i’ve begun a printmaking course. I was inspired by a series of Alan Mitelman prints on my last trip to Melbourne -he’s one of my art heros – and so I thought I would find a printmaking studio in Sydney and start on a series of etchings. I had an idea in mind that I had sketched out and knew how I wanted it to look but was unsure of the process. What eventuated was a double plate image with chine colle (a process whereby you place very fine paper directly into the plate so that it adheres to the paper you’re printing on). One plate was to be a dark drypoint – essentially a heavily cross-hatched plate which would absorb a lot of ink and produce (hopefully) a deep rich velvety colour; the other plate would be an etching of fluid lines. I etched this plate three times so that there were three levels of bite with some of the lines very fine and others much deeper etched and therefore darker.
Printmaking is a slow process. Its a discipline that doesn’t allow shortcuts. First you make marks on your plate – wether drypoint or etched into ground and then dipped into an acid bath – then you print. In order to print you have to do the following: create a registration sheet so you know where to put your plate and paper; soak the paper in water; prepare the ink, ink the plate, rub the plate back (so that the excess ink is removed and you only have ink in the etched surface), then place the registration sheet on the press bed, place the plate in the designated spot, dry the wet paper and place it over the plate and then finally, roll the plate through the press. Only at this stage can you see the results of your effort. And now begins the real work: figuring out where it needs more/less. Oh, and the printed image is the mirror image of the plate which makes for some difficulty in working out where you need to further scratch in or burnish back (particularly when the image isn’t an ‘image’ but abstract lines).
And so you begin again – soak paper, work on plate, ink up, print. And hope that the results are getting you closer to what you had in mind. I was pleased in my second session to have achieved a print that was going in the right direction and thought that week 3 would see me with 3 prints: one with a Prussian blue background and black surface lines, another one the same but with more marks on the background and the final one with chine colle (I was going to use a fine textured bamboo paper to add both colour and texture).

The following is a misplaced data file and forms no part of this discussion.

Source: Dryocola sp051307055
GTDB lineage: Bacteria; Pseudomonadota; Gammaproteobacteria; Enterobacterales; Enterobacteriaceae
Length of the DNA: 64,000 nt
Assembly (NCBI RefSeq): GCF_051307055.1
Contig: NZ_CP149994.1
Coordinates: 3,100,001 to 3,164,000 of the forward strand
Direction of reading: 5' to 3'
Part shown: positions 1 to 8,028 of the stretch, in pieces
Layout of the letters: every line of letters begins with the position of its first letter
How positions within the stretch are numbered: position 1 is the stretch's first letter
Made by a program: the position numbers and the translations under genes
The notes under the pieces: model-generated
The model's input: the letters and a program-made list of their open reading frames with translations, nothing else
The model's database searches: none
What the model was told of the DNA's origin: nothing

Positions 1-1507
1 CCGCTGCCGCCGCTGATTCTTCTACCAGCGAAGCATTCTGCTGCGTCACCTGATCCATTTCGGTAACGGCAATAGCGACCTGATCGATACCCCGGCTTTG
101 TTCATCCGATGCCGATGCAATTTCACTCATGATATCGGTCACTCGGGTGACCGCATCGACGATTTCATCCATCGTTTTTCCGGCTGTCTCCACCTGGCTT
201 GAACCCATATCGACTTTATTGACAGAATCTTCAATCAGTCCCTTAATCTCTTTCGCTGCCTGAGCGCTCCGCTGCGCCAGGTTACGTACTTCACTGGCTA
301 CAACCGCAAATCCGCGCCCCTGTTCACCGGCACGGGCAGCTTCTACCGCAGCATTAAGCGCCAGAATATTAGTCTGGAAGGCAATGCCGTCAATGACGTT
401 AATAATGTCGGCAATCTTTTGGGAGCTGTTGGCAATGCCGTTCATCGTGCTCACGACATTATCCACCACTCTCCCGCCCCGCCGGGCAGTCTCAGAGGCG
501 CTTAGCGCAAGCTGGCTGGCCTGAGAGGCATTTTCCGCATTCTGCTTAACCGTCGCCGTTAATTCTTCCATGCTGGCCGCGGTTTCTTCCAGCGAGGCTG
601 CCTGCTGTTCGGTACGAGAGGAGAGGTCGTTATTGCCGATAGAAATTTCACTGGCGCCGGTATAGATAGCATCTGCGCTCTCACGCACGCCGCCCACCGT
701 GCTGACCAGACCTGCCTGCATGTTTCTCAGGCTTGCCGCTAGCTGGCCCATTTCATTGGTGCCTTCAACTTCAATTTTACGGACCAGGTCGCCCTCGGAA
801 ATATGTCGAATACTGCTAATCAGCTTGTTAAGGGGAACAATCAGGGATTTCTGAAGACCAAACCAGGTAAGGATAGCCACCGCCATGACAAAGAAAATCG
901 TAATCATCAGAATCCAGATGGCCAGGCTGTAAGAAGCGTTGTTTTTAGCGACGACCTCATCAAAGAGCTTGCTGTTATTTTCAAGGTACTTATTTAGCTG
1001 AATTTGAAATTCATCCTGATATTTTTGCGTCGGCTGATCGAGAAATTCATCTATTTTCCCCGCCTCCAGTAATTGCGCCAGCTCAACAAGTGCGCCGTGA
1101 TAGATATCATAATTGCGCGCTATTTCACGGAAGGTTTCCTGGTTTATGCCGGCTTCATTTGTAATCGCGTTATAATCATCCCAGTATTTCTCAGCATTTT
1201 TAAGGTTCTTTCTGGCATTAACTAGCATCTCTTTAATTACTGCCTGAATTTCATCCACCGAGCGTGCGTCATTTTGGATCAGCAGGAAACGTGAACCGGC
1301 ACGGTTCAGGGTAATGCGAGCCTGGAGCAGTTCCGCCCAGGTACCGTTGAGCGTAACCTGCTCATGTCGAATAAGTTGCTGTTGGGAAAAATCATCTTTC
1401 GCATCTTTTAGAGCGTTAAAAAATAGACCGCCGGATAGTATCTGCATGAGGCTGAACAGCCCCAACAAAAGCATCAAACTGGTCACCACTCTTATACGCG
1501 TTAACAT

Sadly my printing didn’t go to plan. I couldn’t get my background dark enough (one of the problems of drypoint is that the more times you run it through the press the flatter the marks become and so the ink doesn’t absorb as well) and my first sheet of paper was too wet (adding to the difficulty of absorption) and to top that off, my registration was out.
Printing with two plates imposes another level of difficulty for the novice: you have to be very careful to place the second plate in exactly the same position as the first so that it looks as though it was just one plate. This is something I struggle with – not one of my prints have been spot on in terms of registration. I suspect that this will come with pracitse.
Printmaking can be very frustrating – it takes so long to see how the printed image looks – but its just part of the process. And its something that I really enjoy. Methodical. No shortcuts, just go through the process carefully and meticulously. So very different from the immediacy of painting.
Despite not having achieved my goal (3 prints) I came away from this session feeling OK. I had two bad prints but I knew where I was heading and I knew what I had to do next.
At the start of this course I suspected that it would take me to the end of the year before I had the print I wanted. Along the way I’d try various things – different colours, different papers, different techniques. It is a work in progress. A long steady, meditative process. Its like yoga: some days you can do a pose, other days not. There is no end point. Its just the doing. As they say: sometimes you’re the dog and sometimes you’re the tree.